The Type 14, as the Karmann Ghia was known in VW circles, went into production in the late summer of 1955. Power was modest: The car was fitted with the same 36-hp, air-cooled flat-four as the Beetle. However, it was a stunner, with beautifully formed, hand-welded and -filled bodywork. The front end appeared to be a single piece, and the whole body displayed swooping elegance. It was also familiar.
The Karmann Ghia bore a striking resemblance to those early Chrysler dream cars. Virgil Exner’s son once remarked that the little car was “a direct, intentional swipe off the Chrysler d’Elegance.” However, he also added, “Nobody minded it. It was wonderful.”
If the bodywork had some familiar cues, they were an homage to Exner’s earlier work. Further, there is some evidence that Ghia’s contributions to the Chrysler show cars didn’t end with the building process but also extended to conversations about the details. At any rate, Exner and Segre remained firm friends after the Karmann Ghia’s debut. The Italian sent his American designer friend the first Karmann Ghia imported into Michigan.
The first cars are the most elegant, despite being referred to as “lowlights”: They earned the term simply for the lower position of their headlights as compared to that of later models. In 1958, a convertible version joined the coupe. For the 1960 model year, the headlights were raised.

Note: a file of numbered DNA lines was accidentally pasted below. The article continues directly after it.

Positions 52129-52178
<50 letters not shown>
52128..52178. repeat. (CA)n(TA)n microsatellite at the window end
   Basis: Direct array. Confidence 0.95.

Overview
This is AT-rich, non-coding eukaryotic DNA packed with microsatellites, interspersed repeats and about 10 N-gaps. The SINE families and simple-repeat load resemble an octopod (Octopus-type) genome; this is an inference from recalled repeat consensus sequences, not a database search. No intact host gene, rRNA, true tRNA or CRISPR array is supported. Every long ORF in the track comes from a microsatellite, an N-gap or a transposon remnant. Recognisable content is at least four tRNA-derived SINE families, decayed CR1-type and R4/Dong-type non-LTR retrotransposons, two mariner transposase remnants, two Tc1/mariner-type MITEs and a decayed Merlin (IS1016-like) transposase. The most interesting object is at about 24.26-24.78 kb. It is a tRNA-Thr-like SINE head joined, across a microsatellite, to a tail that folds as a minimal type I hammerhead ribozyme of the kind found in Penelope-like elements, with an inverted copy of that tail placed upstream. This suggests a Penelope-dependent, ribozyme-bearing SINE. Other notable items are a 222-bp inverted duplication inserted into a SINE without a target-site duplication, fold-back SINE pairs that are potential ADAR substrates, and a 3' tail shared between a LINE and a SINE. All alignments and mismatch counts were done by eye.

(It’s also worth briefly touching on the Type 34, which was a similar Italian-styling-on-German-engineering idea, but underpinned by the VW Type 3 sedan rather than a Beetle. These were never officially sold in the U.S. market, and are rare and collectible. They’re sometimes confused with the smaller Type 14 Karmann Ghia.)
Later Karmann Ghias would eventually get VW’s 1600-cc engine, good for a whopping 60 hp. The car was still not even remotely quick: The fastest stock 1600 versions got from 0–60mph in 21 seconds.
The leisurely performance did not stop these two-doors from flying off the lots. VW sold 362,601 Karmann Ghias before replacing the model with the Golf-based Scirocco in 1974. The car proved a hit, especially in the U.S. market, helped by VW’s clever, self-deprecating advertising.
Today, an early Karmann Ghia is a sought-after collectible, with prices to match. A later model is more affordable, though prices have been on the rise since January of 2020. They’re a fun, mechanically simple way to get into the very active air-cooled VW community. If you’re looking for a sleek, air-cooled 2+2, but can’t swing a Porsche 911, maybe a slightly hot-rodded Karmann Ghia will fit the bill.
Luigi Segre lived long enough to see his idea become a lasting success. Even so, he died tragically early, succumbing to an unknown infection after kidney stone surgery in February of 1963.
But in those 43 years, Segre left quite a legacy. He fought to liberate first his city, and then his country. He steered a small Italian design firm into lasting international success. And he was a driving force behind the creation of a little car that is still loved today by thousands of people.